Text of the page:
Alternative Summer Experiences for Undergraduate Students During COVID-19
As a result of COVID-19, many colleges and universities are cancelling summer research programs for undergraduate students. The effects of this will extend beyond the summer. Undergraduate students may miss an opportunity to learn how to think critically in science. They also might be impacted in terms of selection of abstracts for undergraduate conferences or graduate school admission decisions.
While all students will be “in the same boat,” faculty and undergraduate students can start thinking of some ways to incorporate activities that will advance the scientific learning process.
Encourage Students To Keep Up with Primary Research
Faculty can be the leaders by creating or maintaining online journal clubs with undergraduate students in the lab or even with others in the department. You can also have students watch recorded research seminars and provide summaries. Another idea is to have students research a particular topic and update corresponding Wikipedia pages. This will teach them media literacy, writing, research development and critical thinking skills. Updating Wikipedia pages is almost like a literature review, which brings to mind another idea: have students conduct a literature review and share it with others through social media or virtual meeting platforms.
Give Students a Head Start by Teaching Research Ethics
One important skill in communicating and conducting research is to maintain scientific integrity. Faculty can use this summer to teach research ethics online. There are a couple ways of tackling this beyond the online lecture format. Here are some engaging activities students could try:
- Read news articles and highlight areas with false information.
- Analyze case studies on research ethics.
- Lead ethical discussions.
- View videos on research ethics and then discuss virtually.
Engage Students in Virtual Research Projects
Citizen science, also known as crowd-sourced science, can be used to help students engage in the scientific learning process virtually. Most virtual research projects require students to analyze results using specific criteria laid out by the primary investigator and submit their results to an online portal. Then the analysis is followed up with a discussion. Here are some sites to check out that include microbiology and even broader science research projects: Zooniverse, Inaturalist, SciStarter and Datanuggets. In addition, watch out for virtual summer research programs. Dr. Juan Ramirez-Lugo from the University of Puerto Rico at Rio Piedras is currently working with directors from the NSF Research Experiences for Undergraduates (REU) programs to create remote research opportunities for bioinformatics students.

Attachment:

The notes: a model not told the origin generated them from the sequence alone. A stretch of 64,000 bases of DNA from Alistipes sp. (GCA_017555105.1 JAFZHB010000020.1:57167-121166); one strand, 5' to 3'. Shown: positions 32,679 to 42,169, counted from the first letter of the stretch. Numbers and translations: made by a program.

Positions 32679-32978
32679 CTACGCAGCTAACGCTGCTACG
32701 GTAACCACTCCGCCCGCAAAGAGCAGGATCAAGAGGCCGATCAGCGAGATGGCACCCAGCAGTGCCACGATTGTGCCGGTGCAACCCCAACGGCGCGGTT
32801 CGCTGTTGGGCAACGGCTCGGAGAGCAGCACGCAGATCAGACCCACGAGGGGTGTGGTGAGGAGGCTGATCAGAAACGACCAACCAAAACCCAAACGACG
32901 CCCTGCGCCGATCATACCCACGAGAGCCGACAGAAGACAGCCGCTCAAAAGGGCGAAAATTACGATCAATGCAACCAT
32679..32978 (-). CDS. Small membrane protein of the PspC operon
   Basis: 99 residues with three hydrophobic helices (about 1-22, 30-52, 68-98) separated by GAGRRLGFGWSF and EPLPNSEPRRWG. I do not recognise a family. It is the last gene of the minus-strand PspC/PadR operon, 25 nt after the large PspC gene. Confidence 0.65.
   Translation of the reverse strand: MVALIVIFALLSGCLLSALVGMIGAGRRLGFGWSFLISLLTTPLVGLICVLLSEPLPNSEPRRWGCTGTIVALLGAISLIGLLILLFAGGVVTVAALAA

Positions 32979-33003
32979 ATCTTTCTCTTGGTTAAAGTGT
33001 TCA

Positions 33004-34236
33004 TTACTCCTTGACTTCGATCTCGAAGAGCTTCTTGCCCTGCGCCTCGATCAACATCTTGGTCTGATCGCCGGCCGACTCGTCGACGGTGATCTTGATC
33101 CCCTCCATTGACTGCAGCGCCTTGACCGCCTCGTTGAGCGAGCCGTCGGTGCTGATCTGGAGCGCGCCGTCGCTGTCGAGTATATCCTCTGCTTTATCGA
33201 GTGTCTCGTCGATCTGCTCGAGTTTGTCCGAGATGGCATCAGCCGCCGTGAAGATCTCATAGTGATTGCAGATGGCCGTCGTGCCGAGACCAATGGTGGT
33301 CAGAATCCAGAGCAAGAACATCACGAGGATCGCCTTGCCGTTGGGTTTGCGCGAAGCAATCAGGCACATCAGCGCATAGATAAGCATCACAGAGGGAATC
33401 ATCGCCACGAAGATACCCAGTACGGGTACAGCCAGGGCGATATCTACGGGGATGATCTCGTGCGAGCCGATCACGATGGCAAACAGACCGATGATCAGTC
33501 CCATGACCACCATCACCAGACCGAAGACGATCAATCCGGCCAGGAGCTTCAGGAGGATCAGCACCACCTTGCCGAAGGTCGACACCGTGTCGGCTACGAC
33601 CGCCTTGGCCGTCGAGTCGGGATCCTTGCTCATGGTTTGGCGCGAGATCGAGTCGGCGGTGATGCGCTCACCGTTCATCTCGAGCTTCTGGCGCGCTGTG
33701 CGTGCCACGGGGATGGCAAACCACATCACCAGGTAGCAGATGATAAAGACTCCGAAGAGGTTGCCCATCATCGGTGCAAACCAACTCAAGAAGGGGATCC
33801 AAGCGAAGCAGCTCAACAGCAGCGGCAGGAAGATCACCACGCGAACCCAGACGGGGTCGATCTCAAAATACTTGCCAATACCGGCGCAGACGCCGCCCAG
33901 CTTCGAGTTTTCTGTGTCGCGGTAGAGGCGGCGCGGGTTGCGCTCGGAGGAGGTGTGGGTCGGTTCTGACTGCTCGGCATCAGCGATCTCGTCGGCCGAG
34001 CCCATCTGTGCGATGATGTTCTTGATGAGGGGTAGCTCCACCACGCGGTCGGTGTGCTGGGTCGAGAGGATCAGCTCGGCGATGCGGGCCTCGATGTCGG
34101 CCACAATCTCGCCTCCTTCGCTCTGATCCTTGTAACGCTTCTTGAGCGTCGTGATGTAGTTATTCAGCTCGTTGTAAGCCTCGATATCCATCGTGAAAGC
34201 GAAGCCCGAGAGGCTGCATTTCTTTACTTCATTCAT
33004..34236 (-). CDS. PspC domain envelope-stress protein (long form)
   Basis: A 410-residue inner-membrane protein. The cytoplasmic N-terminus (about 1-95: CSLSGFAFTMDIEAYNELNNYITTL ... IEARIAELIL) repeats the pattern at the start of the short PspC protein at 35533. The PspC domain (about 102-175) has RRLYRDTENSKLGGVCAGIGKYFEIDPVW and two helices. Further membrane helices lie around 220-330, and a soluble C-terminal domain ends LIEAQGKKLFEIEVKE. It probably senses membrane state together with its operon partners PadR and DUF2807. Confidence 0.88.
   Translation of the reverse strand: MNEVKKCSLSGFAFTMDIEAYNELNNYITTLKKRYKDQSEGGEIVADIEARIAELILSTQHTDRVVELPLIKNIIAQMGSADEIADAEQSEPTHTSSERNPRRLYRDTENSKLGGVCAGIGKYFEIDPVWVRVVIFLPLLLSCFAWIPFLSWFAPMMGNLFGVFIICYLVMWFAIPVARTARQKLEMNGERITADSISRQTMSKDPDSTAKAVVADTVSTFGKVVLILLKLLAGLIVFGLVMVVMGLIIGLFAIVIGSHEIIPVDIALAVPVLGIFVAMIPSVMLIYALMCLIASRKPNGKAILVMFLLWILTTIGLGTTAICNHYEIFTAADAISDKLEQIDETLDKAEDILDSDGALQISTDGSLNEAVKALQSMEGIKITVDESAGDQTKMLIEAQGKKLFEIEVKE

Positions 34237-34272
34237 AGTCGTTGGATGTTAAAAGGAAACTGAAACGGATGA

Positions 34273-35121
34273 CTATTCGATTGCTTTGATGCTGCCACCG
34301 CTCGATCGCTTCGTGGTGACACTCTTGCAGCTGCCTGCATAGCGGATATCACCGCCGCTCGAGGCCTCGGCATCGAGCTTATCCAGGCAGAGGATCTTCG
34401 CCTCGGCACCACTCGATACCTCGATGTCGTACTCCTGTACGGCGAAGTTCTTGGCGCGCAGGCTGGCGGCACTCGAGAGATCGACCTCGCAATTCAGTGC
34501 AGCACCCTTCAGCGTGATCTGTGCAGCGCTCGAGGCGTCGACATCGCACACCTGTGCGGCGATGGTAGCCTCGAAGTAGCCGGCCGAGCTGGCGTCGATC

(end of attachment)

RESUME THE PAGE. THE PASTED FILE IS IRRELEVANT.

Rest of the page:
Help Students Increase Their Data Literacy
Whether students plan on working with small or large data sets, data literacy is becoming more important. Data literacy means knowing how to collect, process, manage, evaluate and use data. Also, projects that involve live specimens adds another layer that includes determining where to store data, how to preserve it and what to share with others. Try some case studies with undergraduate students in the lab. Also, try tools like Contentmine, which helps students comb through primary literature and pull out data which they can practice putting into graphs and charts using Tableau.
Suggest Technical Skills for Students to Learn
With science becoming more and more interdisciplinary, this summer is a chance for undergraduate students to learn new technical skills to enhance their research. You can suggest that students study computer science, statistics, bioinformatics, computational biology/chemistry and/or data science, just to name a few possibilities. If students experience anxiety when giving presentations, this is their chance to gain experience in science communication. If they need help with teaching skills or manuscript or grant writing, encourage them to check out ASM’s webinars.
Provide Feedback on Students’ Career Development
The summer can be used to help students craft their career goals and create an action plan. Encourage them to do informational interviews with professionals to learn what kinds of careers spark their interest. Regardless of whether a student is on track to attend graduate or health profession school or is planning to get a job, an important step is the interview. Take this time to help students hone their interview skills by doing virtual mock interviews with them. This is also a good time to encourage students to get their CV, resume, cover letter or personal statements together.